ScotSkim: Inauguration, Biden’s first acts, and the hospital system
January 26, 2021
Joseph Robinette Biden Jr. swore the oath of office on Jan. 20, becoming the 46th President of the United States. Kamala Devi Harris swore the oath minutes earlier, becoming the first woman, first Black American, and the first person of South Asian descent to hold the office of the Vice President of the United States.
In his inaugural address, Biden delivered a message of unity as he called people to put aside their differences and work together to deal with the pandemic, racism, and the economy.
This inauguration also differed from past inaugurations as 25,000 National Guard troops were positioned throughout Washington due to fear of further violence akin to the storming of the Capitol building on Jan. 6. Additionally, those in attendance were limited amidst Covid-19 concerns.
A pleasant surprise to the inauguration was the performance of Amanda Gorman, a 22-year-old Black woman and the youngest inaugural poet in American history. Singers Lady Gaga, Jennifer Lopez, and Garth Brooks also performed at the Capitol ceremony.
Biden’s first actions as president
In his first 24 hours as President of the United States, Joe Biden signed more than a dozen executive orders. Most of the orders that he signed were either related to many of the current problems facing the U.S. or were orders reversing the decisions made by former President Donald Trump.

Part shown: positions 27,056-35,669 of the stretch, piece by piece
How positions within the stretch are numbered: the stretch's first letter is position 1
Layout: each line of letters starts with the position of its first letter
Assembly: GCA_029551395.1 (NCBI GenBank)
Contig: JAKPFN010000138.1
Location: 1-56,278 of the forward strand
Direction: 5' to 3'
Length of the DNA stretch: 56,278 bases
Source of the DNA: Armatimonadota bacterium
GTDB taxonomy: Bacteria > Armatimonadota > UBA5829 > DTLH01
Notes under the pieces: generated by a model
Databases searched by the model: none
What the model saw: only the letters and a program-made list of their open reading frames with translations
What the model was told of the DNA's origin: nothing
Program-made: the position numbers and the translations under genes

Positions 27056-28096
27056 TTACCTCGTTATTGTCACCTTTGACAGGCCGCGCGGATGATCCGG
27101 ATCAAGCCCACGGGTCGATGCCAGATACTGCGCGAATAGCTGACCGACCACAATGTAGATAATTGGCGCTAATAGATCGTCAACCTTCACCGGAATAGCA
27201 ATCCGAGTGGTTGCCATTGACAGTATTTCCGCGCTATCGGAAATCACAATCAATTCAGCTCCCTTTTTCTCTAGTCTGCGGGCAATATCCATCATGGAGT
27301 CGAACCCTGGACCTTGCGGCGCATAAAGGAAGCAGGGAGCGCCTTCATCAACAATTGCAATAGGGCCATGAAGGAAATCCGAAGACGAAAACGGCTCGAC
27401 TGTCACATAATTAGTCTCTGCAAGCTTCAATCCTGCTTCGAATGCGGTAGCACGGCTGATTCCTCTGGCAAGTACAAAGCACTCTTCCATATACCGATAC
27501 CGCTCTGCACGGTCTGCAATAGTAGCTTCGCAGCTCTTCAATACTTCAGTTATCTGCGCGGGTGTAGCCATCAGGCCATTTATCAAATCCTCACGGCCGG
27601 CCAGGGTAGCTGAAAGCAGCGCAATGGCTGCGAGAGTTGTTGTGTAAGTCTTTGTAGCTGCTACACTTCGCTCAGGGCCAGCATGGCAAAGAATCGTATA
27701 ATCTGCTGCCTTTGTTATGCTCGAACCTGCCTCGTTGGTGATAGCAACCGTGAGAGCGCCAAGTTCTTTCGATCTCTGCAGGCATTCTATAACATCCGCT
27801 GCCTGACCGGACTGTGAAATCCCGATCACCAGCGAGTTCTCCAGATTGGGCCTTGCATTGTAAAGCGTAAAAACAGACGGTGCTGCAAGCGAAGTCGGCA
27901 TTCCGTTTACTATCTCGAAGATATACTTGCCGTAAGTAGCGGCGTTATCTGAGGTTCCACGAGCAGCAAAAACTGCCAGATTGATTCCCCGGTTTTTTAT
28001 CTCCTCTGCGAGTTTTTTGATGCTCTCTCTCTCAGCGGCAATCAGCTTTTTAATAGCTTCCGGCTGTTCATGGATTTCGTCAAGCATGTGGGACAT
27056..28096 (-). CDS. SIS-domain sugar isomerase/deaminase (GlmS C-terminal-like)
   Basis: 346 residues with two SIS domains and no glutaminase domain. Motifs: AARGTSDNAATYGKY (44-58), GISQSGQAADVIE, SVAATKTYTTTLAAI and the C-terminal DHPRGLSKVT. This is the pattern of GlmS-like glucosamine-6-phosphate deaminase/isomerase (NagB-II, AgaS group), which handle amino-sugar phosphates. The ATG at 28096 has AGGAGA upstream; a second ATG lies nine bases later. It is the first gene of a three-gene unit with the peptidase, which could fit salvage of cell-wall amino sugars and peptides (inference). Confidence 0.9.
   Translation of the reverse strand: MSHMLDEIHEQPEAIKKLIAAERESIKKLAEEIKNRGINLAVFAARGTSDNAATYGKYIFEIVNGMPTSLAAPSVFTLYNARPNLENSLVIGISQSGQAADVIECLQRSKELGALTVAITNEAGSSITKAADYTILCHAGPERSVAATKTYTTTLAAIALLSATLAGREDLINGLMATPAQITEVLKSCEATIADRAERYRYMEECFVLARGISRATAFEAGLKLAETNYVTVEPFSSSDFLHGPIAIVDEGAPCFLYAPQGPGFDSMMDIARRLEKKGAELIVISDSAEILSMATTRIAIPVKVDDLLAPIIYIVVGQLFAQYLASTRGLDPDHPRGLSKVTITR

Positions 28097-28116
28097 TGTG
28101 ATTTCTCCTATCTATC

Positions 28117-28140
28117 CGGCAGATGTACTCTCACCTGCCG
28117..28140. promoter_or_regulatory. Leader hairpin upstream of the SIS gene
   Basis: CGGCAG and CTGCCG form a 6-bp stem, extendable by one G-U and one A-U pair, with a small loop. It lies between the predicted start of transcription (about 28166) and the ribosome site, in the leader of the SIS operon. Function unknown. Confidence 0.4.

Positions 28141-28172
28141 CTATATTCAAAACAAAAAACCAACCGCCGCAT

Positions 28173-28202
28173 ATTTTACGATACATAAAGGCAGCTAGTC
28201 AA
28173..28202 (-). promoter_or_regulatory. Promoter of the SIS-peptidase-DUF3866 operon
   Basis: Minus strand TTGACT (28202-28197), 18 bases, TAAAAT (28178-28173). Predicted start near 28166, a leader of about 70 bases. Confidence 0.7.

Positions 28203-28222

Biden started his administration’s response to Covid-19 by starting a “100 Days Masking Challenge” that called for face masks and social distancing throughout the federal government. He also intends to change the government’s organizational structure regarding the Covid-19 pandemic and also intends to rejoin the World Health Organization.
For financial relief, Biden is looking to extend millions of mortgages and has paused student loan payments until Sept. 30.
Additionally, he ended the Muslim travel ban, stopped border wall construction, and changed Trump’s arrest priorities regarding Immigration and Customs Enforcement(ICE).
As Covid-19 cases surge, hospitals feel the pressure
Recently the U.S. experienced the largest surge of this pandemic, which has led to increased hospitalizations due to Covid-19.
Large surges of hospitalized Covid-19 patients can cause the entire healthcare system to be overwhelmed and forced to expend all their resources to just addressing those with the coronavirus. This means that people with any type of medical emergency may have to wait hours in areas that are severely affected.
This surge of cases also affects the ambulance system since there is no longer the assurance that an ambulance team will be able to quickly transfer their patient from the ambulance to a hospital bed. The longer a team of paramedics is stuck transferring its patient to a hospital bed, is less time that the ambulance is available to answer other emergencies.
In other areas, hospitals are running out of beds forcing ambulances to travel to hospitals that are hours away. This has gotten so bad in some areas that some emergency medical service teams are no longer supposed to bring people who suffer a heart attack and aren’t stabilized within 20 minutes to the hospital.